CONFIRMATION: An Anthology of African American Women by Amiri & Amina Baraka--Eds. Baraka

CONFIRMATION: An Anthology of African American Women

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KIRKUS REVIEW

Our fight is part of a series of democratic struggles that provide the fuel for the majority of people in society to come to fully revolutionary positions and eventually rise up and smash monopoly capitalism forever!"" So writes Baraka (a.k.a. LeRoi Jones) in his introduction to this anthology of poetry (mostly) and prose (a little) by Afro-American women--and, unsurprisingly, the 49 writers who follow often tend toward the didactic. Some, like co-editor Amina Baraka, echo Baraka's Marxist rhetoric: ""I want to assault the United States of American/ & Super-power contention/ so I can stand with the rest of the Third World/ against Imperialism."" Many do variations on the by-now-clichÉd I-Am-A-Black-Woman motif: ""I/ am a black woman/ tall as a cypress/ strong/ beyond all definition still/ defying place/ and time/ and circumstance. . . ."" Others emphasize feminist anger--with Rashidah Isamili, for instance, reprising the familiar penis/ gun equivalence: ""Cold and shiny/ long and hard/ metallic phallus."" There are meditations on black history (Margaret Walker), South African atrocities, and black matriarchs. But none of the many poems here captures contemporary black women's lives with the specificity and humor (on short supply throughout the anthology) of Ntozake Shange, who--like Nikki Giovanni--declined to contribute; the few, modest standouts include lesser pieces by Gwendolyn Brooks and Lucille Clifton, Safiya Henderson's prosy but powerful ""Portrait of a woman artist,"" a couple of vivid Alice Walker stanzas (along with many flat ones), and a welcome flash of irony from June Jordan. (""A Last Dialog on the Left."") And, as for the prose, there are reminiscence-like fragments from Maya Angelou, Toni Morrison, and less assured others; a disappointingly skimpy bit of fiction from Gayl Jones; a gushy, footnoted tribute to Toni Morrison by Eleanor W. Traylor; and several embarrassing, allegorical playlets. In all: valuable, perhaps, as suggestion of some black-female-writer preoccupations in the 1980s (or as a crude consciousness-raiser), but woefully short on artistic distinction.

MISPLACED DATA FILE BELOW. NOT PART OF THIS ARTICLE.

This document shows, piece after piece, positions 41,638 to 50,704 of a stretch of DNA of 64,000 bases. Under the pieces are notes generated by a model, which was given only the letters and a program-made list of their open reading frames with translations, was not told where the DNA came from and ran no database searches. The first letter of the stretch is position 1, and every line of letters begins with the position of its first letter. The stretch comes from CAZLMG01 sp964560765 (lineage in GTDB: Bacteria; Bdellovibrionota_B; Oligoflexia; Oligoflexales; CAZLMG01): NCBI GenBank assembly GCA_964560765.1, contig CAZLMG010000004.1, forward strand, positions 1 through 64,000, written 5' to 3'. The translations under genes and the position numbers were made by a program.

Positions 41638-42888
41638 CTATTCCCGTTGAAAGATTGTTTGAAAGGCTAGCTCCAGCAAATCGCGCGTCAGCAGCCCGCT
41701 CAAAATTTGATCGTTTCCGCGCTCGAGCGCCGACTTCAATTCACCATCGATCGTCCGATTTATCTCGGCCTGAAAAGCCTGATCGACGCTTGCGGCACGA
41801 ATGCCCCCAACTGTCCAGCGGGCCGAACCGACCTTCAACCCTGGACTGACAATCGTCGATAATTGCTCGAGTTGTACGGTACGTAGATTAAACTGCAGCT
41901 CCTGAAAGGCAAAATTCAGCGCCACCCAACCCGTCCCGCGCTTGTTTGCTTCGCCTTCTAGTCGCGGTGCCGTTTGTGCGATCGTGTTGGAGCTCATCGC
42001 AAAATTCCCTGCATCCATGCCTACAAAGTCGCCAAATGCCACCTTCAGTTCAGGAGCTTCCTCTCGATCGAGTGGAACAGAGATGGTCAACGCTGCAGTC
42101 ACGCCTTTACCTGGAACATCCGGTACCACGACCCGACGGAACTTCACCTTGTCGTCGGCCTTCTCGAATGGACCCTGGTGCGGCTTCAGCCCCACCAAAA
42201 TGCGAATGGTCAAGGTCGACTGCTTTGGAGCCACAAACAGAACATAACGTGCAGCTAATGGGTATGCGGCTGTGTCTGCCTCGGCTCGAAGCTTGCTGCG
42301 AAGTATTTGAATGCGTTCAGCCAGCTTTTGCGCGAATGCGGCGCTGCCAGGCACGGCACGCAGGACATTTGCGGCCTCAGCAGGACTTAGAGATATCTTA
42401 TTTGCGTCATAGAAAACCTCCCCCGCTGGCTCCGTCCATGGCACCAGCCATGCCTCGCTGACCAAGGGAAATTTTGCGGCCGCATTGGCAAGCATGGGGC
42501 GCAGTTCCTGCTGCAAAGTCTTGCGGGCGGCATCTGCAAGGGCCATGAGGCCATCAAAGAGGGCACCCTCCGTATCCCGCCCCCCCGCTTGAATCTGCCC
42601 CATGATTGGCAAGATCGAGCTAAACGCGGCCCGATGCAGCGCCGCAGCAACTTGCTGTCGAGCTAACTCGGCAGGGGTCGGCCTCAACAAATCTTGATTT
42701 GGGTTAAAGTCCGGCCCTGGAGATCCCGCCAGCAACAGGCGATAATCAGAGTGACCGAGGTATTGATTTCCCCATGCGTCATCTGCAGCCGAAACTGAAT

Pub Date: March 8th, 1983
Publisher: Morrow